What if the ancient Chinese traveled to America before the Spanish? There are many similarities between ancient Mexican cultures and the ancient Chinese.
The discovery of America is a historical moment that revolutionized the history of mankind not just because new territory had been found, but because two entirely different cultures met.
Although it is maintained that Christopher Columbus discovered America—various Caribbean islands, and the coast of Central and South America but not North America—500 years before that a man called Leif Eriksson and his Viking sailors set foot in North America and established a settlement there.
Saying that America was discovered is a misnomer because there were various different cultures by the time the Spanish and Vikings set foot on the continent.
But what if neither the Spanish nor the Vikings were the first to “discover” America? One theory holds that even before the Spanish and the Vikings, the ancient Chinese landed on America.
Officially, the history books tell us that the Spanish were the first to discover America. However, America was discovered for the Europeans. People were living on the continent for tens of thousands of years.
What are the odds that long before the Spanish, sailors from Asia traveled to “the New World”?
One theory proposes that the ancient Chinese may have beaten the Spanish—and the Vikings—to the New World.
Although like many other things in history, which are falsely claimed and still held as an academic fact, history was written, only to be rewritten.
New discoveries help reveal details of the past, and there are some scholars that argue there are incredible, somewhat suspicious similarities between ancient cultures in America and the ancient Chinese civilization.
What if, in the distant past and before the Spanish set for on the American continent, ancient Chinese explorers came in contact with Mesoamerican civilizations, resulting in cultural, social, and economic exchange?
Is Fusang America?
While researching a possible connection between ancient American cultures and the ancient Chinese, Hu Chundong, a professor at Beijing University, found at least 22 highly similar words in both languages. Further evidence proposed by Chundong is the similarity of Mayan art found in Campeche, Mexico, and that of the Tang Dynasty.
This same theory holds that a group of Tang Dynasty scholars wrote about a group of sailors who traveled to a distant country called Fusang.
It was the Buddhist monk Hui Shen who first described Fusang in 499 AD. According to his description, the place was 20,000 li from China, which is around 8,316 kilometers. Fusang was a land rich in “edible oval fruits, red and similar to pears. It had a wealth of gold and silver.
According to Joseph de Guignes, Fusang corresponds to the American coast and not to Japan or Afghanistan as others maintain.
Hui Shen reported that Fusang was a place with many edible oval fruits, red in color, and resembling pears. It had a wealth of gold and silver. Their society was organized, and they wrote on papers made with vegetable bark. They wore loincloths and hunted deer. This description is highly suspicious of America.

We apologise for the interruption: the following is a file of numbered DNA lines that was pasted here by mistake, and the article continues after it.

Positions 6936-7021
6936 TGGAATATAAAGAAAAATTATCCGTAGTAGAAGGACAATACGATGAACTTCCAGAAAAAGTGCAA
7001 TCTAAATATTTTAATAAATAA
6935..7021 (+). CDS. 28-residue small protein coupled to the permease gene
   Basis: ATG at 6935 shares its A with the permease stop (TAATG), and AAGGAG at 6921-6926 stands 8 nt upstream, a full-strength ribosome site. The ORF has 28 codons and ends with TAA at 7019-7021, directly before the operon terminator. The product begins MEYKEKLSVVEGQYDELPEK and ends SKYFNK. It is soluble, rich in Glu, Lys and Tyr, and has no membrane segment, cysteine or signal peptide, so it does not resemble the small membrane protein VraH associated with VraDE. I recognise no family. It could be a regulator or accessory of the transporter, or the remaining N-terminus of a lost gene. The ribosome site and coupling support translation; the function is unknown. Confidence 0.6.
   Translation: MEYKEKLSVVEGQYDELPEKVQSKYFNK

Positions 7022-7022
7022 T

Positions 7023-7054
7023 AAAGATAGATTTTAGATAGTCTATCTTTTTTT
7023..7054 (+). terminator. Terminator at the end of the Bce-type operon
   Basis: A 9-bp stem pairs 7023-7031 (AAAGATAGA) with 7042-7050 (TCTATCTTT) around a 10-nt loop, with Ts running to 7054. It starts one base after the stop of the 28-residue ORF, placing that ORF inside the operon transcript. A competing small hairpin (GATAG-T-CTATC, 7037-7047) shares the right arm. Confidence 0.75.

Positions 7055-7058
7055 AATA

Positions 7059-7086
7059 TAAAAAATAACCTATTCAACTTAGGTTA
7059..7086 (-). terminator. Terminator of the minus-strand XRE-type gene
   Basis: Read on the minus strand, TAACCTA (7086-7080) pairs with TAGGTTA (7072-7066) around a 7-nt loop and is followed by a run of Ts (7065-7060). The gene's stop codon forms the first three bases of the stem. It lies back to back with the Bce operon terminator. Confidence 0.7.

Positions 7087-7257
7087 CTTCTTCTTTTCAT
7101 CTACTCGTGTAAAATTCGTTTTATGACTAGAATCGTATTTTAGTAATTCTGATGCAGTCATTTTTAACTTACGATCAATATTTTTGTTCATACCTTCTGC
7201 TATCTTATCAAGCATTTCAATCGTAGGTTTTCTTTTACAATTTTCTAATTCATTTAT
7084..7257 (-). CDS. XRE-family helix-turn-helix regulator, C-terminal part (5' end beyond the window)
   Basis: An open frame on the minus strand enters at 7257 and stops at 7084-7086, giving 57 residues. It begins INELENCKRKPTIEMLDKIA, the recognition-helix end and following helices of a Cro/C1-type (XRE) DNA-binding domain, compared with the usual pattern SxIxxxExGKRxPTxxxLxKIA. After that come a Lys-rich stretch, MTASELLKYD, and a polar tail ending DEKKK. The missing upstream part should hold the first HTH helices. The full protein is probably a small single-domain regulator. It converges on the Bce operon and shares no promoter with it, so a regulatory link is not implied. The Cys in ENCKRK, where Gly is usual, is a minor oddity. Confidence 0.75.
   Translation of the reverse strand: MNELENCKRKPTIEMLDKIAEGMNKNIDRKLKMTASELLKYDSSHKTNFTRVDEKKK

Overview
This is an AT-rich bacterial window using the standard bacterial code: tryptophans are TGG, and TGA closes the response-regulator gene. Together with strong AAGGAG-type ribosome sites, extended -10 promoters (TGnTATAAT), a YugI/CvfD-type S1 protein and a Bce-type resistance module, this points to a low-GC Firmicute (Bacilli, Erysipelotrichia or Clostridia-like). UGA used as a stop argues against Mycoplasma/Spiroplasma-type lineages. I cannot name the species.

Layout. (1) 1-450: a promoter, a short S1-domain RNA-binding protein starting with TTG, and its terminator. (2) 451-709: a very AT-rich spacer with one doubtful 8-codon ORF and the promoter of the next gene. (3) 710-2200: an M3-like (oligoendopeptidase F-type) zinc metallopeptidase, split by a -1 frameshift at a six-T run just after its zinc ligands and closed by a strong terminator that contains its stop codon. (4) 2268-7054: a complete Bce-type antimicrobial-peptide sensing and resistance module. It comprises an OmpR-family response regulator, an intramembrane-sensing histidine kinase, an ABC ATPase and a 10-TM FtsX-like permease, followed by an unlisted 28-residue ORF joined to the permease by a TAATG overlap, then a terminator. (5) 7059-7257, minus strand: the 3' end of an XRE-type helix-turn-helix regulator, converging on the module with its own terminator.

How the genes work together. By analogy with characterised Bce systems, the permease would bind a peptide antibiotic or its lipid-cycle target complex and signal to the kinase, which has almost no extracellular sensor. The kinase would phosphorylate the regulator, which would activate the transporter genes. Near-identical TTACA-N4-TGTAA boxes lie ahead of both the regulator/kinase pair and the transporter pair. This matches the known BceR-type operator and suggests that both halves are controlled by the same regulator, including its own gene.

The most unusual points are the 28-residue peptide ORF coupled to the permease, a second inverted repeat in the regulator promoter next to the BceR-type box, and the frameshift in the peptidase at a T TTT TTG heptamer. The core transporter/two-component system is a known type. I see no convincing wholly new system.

But if ancient Chinese sailors did travel to America, where did they land? Some experts speculate that they may have reached the coast between Mexico and Guatemala.
Curiously, ancient Mexican cultures, as well as the ancient Chinese, favored the use of jade, to which they attributed healing powers and implemented its use in funeral rites.
Take, for example, the artifacts that were unearthed not long ago at Teotihuacan, where, among other things, archaeologists discovered a green ritualistic mask, among other jade artifacts.
Regarding religious belief, both cultures deified feathered serpents; the ancient Maya worshipped, the Aztec worshiped Quetzalcoatl, and the Chinese worshipped a dragon called Loong.
Both the ancient Chinese, as well as the Maya, are known for considering the world in divine dualities.
While the above description of Fusang sounds very familiar to a possible description of America, there is a discrepancy in the theory; Fusang converted to Buddhism according to Hui Shen, in addition to practicing cremation and owning animals such as horses, which did not arrive in America until after the conquest.
The latter reinforces the idea that Fusang was in Afghanistan.
When did the Chinese get there?
However, some scholars maintain that there were at least two times during the history of ancient Mexico that the Chinese may have come into contact with the Maya: during the Shang dynasty, around 1500 BC. And more recently, during the Ming dynasty in the early 1400s.
Possible visits from the Shang dynasty strangely coincide with the rise of the Olmec civilization from the coast of the Gulf of Mexico, which is on the east side of Mexico, not on the Pacific side.
How the Chinese may have reached the Olmec area is uncertain, but researchers have made comparisons of Olmec art, ritual practices, and social structure to that of the ancient Chinese.
The use of jade, for example, which had not been used before in Mexico started at this time. The same happened with writing and a structured royalty.
There are similarities in art with statues of men with pointed beards and Asian-looking clothing. The ancient Chinese and the Olmecs worshiped a cleft-headed god.
But is there any conclusive evidence, other than ancient writings?
Scientists have found evidence of Asian DNA throughout Mexico, especially on both the Atlantic and Pacific coast. Chinese DNA has been found in the Yucatan Maya, considered by some as the heirs of the Olmec culture.
Chinese DNA has also been found in indigenous people from the Pacific coastal state of Nayarit.